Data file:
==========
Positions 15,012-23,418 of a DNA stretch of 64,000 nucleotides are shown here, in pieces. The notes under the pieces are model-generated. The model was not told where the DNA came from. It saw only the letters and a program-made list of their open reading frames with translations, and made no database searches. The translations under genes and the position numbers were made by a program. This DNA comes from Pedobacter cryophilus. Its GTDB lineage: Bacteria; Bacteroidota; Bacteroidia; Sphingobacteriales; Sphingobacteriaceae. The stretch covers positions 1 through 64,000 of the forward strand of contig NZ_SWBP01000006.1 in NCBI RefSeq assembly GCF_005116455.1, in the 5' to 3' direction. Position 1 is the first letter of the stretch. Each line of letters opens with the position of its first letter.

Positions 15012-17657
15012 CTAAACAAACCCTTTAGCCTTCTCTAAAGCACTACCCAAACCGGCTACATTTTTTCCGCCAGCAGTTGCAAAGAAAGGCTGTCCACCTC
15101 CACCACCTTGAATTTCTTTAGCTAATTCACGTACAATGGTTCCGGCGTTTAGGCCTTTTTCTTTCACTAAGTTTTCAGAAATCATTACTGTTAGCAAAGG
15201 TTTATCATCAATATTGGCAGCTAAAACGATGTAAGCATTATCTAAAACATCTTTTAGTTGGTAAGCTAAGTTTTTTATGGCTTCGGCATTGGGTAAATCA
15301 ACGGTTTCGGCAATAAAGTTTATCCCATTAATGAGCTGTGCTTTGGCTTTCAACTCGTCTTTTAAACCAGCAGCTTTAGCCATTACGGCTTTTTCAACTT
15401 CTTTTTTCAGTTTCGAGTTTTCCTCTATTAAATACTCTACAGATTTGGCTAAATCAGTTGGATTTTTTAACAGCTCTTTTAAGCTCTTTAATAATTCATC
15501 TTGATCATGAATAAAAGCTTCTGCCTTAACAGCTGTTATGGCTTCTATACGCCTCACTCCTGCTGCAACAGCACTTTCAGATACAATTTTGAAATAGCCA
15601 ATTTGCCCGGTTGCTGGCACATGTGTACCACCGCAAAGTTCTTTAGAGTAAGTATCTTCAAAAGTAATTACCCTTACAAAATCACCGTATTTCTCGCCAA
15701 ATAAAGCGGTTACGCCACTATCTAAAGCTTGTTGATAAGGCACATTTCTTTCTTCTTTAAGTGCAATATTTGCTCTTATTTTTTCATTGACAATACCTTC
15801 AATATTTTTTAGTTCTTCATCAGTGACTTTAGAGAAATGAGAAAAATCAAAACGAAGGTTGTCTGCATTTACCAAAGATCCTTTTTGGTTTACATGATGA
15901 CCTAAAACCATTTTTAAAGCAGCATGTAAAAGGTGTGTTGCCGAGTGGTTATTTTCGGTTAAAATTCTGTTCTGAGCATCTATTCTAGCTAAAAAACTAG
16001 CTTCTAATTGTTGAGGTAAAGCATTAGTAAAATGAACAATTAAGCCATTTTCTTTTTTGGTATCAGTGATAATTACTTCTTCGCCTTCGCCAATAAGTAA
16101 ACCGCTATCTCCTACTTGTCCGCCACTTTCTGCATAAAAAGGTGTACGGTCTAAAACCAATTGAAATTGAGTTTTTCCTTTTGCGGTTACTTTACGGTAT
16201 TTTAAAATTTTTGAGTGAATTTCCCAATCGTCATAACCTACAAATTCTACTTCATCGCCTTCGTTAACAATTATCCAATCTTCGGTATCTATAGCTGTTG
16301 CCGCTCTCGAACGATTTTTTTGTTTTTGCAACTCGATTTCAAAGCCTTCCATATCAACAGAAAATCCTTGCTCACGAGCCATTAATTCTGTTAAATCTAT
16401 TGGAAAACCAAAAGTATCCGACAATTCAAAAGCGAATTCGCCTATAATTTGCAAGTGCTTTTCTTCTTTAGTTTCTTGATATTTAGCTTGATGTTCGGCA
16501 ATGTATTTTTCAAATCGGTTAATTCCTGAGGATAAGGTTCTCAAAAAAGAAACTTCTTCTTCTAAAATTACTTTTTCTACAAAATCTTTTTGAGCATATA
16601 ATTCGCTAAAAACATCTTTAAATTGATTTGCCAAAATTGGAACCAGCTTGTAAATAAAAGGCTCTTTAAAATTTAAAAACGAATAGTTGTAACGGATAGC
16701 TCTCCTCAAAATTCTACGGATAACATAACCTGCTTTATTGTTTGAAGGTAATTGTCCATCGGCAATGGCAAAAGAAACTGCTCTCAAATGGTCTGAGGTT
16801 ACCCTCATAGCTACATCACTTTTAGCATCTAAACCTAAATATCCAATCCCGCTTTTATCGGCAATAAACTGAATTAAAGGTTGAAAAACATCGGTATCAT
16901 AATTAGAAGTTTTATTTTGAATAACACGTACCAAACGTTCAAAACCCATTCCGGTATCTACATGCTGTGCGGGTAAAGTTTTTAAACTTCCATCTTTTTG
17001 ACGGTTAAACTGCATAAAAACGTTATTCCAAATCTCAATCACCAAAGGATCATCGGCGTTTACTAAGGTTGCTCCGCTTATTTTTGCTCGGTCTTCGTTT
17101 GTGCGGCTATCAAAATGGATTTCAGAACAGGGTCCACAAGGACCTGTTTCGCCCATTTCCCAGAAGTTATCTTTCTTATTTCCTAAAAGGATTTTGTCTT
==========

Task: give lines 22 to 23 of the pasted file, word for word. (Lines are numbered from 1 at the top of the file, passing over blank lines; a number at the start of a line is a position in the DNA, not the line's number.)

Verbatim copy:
16901 AATTAGAAGTTTTATTTTGAATAACACGTACCAAACGTTCAAAACCCATTCCGGTATCTACATGCTGTGCGGGTAAAGTTTTTAAACTTCCATCTTTTTG
17001 ACGGTTAAACTGCATAAAAACGTTATTCCAAATCTCAATCACCAAAGGATCATCGGCGTTTACTAAGGTTGCTCCGCTTATTTTTGCTCGGTCTTCGTTT